Person NameDe Soissons; Louis Emmanuel Jean Guy (1890-1962); architect and town planner
SurnameDe Soissons
ForenamesLouis Emmanuel Jean Guy
Epithetarchitect and town planner
SourceCWGC Archive, 'Principal Architects'; CWGC Archive, IWGC Staff Card Index
Biographical NoteLouis Emmanuel Jean Guy de Savoie-Carignan de Soissons CVO RA FRIBA, architect and town planner, was the Commission's Principal Architect for Italy, Sicily and Greece after the Second World War.

He was born on 31 July 1890 in Montreal, Canada, the younger son of Count Louis de Soissons. His first job was with John H. Eastwood, the architect (together with Sydney Greenslade) of Leeds Roman Catholic Cathedral. De Soissons went on to study at the Royal Academy School and the Ecole des Beaux Arts in Paris where he achieved high distinction. During the First World War, Louis de Soissons served in Italy where he was Mentioned in Dispatches, awarded the Order of the British Empire (OBE), the Croce di Guerra and made a Cavaliere of the Order of the Crown of Italy. In 1920, he joined the team of architects responsible for the design of Welwyn Garden City. He became a senior partner in the firm Louis de Soissons, Peacock, Hodges and Robertson. He also designed the George VI Memorial in Carlton Gardens, London and the war memorial at Heacham in Norfolk. He later became architect to the Duchy of Cornwall.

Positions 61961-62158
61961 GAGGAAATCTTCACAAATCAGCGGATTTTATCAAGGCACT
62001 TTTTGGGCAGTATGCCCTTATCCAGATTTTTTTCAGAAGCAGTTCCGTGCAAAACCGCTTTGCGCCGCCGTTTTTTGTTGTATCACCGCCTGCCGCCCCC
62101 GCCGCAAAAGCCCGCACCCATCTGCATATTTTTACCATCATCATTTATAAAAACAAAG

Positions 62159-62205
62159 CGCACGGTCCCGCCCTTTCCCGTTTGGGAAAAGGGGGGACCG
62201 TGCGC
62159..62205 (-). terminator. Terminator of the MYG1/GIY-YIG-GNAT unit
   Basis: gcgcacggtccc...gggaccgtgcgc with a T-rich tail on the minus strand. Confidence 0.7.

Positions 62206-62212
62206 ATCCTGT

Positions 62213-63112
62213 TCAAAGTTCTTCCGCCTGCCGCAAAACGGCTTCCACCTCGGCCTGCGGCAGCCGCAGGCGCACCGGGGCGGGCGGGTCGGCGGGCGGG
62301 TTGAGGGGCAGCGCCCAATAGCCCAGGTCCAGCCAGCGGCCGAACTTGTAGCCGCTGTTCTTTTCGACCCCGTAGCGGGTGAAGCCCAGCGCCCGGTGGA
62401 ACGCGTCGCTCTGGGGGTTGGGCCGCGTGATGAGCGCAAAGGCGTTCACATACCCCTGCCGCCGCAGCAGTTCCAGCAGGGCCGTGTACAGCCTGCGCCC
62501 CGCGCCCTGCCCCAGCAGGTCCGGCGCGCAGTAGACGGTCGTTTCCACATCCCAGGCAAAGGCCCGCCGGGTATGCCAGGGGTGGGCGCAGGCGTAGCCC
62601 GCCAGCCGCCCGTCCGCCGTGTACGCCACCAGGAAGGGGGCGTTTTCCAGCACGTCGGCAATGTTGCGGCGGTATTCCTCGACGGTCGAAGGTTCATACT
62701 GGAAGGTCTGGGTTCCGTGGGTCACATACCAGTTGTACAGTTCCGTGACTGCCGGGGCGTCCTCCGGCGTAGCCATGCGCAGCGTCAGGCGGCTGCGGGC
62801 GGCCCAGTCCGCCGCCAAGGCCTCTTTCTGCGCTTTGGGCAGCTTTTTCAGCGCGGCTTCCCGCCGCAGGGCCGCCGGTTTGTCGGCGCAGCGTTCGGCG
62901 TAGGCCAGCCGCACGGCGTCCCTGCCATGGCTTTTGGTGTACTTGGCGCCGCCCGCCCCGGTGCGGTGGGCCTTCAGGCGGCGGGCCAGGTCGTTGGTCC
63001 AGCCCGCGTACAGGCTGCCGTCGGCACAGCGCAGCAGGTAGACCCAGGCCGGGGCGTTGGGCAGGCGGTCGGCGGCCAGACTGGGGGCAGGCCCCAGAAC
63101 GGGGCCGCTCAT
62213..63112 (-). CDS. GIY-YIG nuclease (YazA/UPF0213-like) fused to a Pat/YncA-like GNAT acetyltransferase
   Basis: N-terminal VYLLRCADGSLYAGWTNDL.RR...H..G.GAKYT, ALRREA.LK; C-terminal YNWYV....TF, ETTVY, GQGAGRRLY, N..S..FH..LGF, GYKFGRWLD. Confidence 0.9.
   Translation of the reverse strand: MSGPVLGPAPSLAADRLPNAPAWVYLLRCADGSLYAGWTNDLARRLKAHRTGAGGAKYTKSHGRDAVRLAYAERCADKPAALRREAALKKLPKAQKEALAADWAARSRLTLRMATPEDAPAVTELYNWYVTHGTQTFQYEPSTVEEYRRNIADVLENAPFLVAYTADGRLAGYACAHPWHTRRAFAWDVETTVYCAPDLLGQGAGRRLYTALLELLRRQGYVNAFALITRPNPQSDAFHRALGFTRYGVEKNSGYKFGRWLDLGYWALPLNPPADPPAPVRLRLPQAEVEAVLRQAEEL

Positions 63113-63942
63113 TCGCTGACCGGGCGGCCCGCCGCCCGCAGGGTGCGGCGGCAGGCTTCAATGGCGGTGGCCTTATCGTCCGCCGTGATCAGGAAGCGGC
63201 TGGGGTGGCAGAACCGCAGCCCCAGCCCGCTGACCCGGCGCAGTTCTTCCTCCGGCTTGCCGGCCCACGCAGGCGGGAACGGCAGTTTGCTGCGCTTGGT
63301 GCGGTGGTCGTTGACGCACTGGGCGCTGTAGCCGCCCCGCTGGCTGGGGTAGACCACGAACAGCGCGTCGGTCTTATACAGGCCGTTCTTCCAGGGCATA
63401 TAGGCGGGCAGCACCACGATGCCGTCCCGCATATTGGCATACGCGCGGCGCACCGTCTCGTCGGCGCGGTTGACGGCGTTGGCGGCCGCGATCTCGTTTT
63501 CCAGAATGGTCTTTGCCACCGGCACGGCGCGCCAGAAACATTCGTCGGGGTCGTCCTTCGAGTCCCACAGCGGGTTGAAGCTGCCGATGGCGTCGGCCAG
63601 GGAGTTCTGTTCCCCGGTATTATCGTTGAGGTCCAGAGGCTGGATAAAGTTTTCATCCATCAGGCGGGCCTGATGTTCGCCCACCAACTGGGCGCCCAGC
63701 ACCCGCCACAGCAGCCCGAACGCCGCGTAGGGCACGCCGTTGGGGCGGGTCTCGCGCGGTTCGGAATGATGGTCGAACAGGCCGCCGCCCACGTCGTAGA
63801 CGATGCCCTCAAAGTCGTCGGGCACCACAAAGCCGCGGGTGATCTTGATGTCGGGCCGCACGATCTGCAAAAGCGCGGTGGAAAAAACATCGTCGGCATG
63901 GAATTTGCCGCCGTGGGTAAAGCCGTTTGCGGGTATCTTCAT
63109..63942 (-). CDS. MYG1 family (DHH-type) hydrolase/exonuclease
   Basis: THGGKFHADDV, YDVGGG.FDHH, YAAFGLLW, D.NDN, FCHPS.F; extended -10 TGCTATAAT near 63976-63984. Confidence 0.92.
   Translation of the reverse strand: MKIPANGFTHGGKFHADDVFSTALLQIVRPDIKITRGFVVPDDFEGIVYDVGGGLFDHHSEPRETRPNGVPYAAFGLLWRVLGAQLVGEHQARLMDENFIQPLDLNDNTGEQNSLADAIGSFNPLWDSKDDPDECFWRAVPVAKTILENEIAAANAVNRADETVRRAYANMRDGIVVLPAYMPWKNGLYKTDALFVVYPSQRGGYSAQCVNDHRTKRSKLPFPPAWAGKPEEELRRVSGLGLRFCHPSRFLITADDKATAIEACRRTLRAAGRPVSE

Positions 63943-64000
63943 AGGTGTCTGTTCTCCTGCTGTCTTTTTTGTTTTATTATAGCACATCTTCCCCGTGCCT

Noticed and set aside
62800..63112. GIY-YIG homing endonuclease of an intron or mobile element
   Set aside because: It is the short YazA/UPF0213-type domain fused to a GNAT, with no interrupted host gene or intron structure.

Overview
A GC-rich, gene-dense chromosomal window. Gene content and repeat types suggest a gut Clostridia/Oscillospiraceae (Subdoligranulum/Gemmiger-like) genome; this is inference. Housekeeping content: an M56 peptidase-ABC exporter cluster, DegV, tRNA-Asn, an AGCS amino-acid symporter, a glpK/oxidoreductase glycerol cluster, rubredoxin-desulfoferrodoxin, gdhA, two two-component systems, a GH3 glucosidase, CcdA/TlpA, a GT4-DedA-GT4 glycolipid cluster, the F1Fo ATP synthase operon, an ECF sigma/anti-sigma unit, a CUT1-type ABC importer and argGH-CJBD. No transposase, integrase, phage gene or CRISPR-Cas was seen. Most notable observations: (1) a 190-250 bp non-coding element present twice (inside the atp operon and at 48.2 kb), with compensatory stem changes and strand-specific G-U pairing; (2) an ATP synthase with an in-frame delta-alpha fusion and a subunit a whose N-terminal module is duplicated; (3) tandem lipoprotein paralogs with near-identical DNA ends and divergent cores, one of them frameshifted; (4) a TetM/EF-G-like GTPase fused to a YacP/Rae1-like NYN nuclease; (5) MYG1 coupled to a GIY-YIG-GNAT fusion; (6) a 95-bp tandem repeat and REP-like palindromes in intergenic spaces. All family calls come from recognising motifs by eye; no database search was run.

During the Second World War, Louis de Soissons' son, Philip, was killed on 23rd May 1941. He served with the Royal Navy and is commemorated on the Portsmouth Naval Memorial. On 26 July 1944, Louis de Soissons was appointed the Commission's Principal Architect for Second World War cemeteries in Italy, Sicily and Greece, a position he remained until 1957. He designed all of the cemeteries in these countries, including those at Cassino, Rome, Phaleron and Rimini, incorporating many classical elements into their design. De Soissons' appointment was terminated on 31 December 1957.

He was also a Fellow of the Royal Institute of British Architects (RIBA) (1923) and served as a member of the Royal Fine Arts Commission (1949-1961). He was elected to the membership of the Royal Academy (1953), awarded the RIBA Distinction in Town Planning (1954) and became a Commander of the Royal Victorian Order (1956).

Louis de Soissons died in 1962.
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